When the department’s budget is tight. When your company or department has just had to lay people off. When demand for your products ramps up but you don’t feel comfortable hiring new employees just yet, so your current staff is overwhelmed and overworked, it can be hard to keep your team motivated and engaged.
Read below for six tips to help you keep your workers motivated during tough times.
- Tell them they’re doing a great job. (Do so only when warranted, otherwise they’ll see right through you and your praise will mean nothing.) Single outstanding employees out for outstanding effort by providing them with outstanding praise.
- “Please.” “Thank you.” “I appreciate what you’re doing for the department.” All go a very long way to setting a tone of gratitude in your department. Gratitude can be a great energizer.
- Be exceptionally clear on your expectations. Do you want your team to get the project completely done by December 1, or do you just want a first draft? If your employees think you mean a first draft by the first of December but you want the project done, not only will it not be done, but morale will sink big time when your team members understand a) they were working under false belief b), they let you down and c), they think you’re a crazy person because you can’t articulate deadlines clearly.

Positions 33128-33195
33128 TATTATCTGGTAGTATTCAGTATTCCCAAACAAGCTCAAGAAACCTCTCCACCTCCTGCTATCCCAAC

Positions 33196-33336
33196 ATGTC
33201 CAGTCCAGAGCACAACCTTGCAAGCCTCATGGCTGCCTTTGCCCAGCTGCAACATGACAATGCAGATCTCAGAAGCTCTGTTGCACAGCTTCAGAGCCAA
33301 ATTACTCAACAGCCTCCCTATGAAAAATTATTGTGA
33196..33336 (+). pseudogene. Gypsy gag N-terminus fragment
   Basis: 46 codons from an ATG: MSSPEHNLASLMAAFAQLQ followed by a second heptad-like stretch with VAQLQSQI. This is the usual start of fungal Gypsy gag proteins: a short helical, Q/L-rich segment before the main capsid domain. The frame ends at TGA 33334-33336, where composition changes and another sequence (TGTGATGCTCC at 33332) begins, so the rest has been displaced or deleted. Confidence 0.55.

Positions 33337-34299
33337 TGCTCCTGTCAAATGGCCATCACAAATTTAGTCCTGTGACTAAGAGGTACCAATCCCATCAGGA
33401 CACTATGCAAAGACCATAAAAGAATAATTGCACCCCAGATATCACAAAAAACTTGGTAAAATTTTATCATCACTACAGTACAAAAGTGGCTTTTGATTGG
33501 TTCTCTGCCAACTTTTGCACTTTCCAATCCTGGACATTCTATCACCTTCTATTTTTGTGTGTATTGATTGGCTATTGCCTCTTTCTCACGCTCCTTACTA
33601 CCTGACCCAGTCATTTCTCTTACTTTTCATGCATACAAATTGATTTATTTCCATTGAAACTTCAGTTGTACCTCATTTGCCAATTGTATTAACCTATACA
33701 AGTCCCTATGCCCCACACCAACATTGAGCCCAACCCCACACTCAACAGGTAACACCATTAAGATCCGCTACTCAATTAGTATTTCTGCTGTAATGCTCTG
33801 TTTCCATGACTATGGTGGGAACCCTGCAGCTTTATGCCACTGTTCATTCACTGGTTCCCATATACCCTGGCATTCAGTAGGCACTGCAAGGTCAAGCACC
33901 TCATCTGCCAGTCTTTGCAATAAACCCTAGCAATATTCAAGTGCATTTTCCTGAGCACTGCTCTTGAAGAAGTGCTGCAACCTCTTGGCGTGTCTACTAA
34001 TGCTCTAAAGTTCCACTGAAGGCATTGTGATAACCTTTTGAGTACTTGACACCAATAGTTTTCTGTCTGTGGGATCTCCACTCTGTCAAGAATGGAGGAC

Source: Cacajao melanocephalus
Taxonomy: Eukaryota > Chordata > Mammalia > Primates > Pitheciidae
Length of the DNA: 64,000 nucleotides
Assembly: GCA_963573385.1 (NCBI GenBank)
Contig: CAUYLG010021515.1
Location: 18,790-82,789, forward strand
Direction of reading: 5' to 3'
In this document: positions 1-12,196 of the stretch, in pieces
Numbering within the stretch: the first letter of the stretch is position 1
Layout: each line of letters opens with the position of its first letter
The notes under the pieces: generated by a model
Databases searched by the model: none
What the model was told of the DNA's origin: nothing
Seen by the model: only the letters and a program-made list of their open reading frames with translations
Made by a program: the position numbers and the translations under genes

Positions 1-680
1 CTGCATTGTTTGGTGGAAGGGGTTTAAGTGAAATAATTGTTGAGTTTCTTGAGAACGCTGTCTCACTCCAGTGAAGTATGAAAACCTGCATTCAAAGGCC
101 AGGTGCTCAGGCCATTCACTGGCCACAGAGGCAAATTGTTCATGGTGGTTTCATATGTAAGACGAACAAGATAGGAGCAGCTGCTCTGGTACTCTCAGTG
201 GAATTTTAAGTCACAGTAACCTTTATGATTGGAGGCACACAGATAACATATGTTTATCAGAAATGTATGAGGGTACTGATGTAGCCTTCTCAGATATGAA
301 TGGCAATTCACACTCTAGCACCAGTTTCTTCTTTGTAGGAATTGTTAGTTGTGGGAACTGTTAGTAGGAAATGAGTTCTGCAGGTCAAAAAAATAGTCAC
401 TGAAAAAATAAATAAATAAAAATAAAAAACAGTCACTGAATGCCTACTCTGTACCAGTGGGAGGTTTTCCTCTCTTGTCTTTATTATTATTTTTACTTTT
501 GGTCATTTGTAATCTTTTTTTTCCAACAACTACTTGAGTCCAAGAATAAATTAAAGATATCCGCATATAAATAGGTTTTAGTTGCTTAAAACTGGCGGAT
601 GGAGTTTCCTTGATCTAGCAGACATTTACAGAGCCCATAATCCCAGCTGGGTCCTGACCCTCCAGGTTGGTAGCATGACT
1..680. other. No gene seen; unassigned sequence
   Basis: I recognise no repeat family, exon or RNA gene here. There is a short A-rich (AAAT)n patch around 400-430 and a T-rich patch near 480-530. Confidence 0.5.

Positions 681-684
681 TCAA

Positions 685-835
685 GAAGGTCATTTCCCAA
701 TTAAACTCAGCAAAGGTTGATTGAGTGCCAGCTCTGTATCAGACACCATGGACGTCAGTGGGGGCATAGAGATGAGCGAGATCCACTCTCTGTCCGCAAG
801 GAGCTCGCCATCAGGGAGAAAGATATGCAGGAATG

- Praise and reward when warranted and provide consequences when warranted. In other words, if team members don’t meet your (clearly stated objectives), let them know what the consequences will be upfront. If the objectives aren’t met, make sure you follow through (unless truly extenuating circumstances prevented completion).
- Forgo the micromanagement. Tell your employees what results you want, when you want them and what they should look like. Then let them do their job without butting in. Be available for and open to questions and even check in with them every now and then to make sure they’re on track and to help them overcome obstacles and challenges. Otherwise, give them a long leash.
- Meet with each of your team members and together work on an individual improvement plan. Does she want to go earn a raise at the next performance review? Together create goals and accomplishments she needs to meet to earn the raise. Does he want to earn a certificate in a certain skill? Can you afford some monies from the budget to help pay for a conference/seminar/certification course?
Remember that no one can motivate an employee; the motivation must come from inside the individual. But a manager can provide an environment that’s conducive to motivated employees.
If your Anchorage company is looking for additional workers to motivate, contact the recruiters at the Opti Staffing Group. We can source skilled and reliable individuals for your firm’s temporary, temp-to-hire and direct-hire opportunities. Contact us today.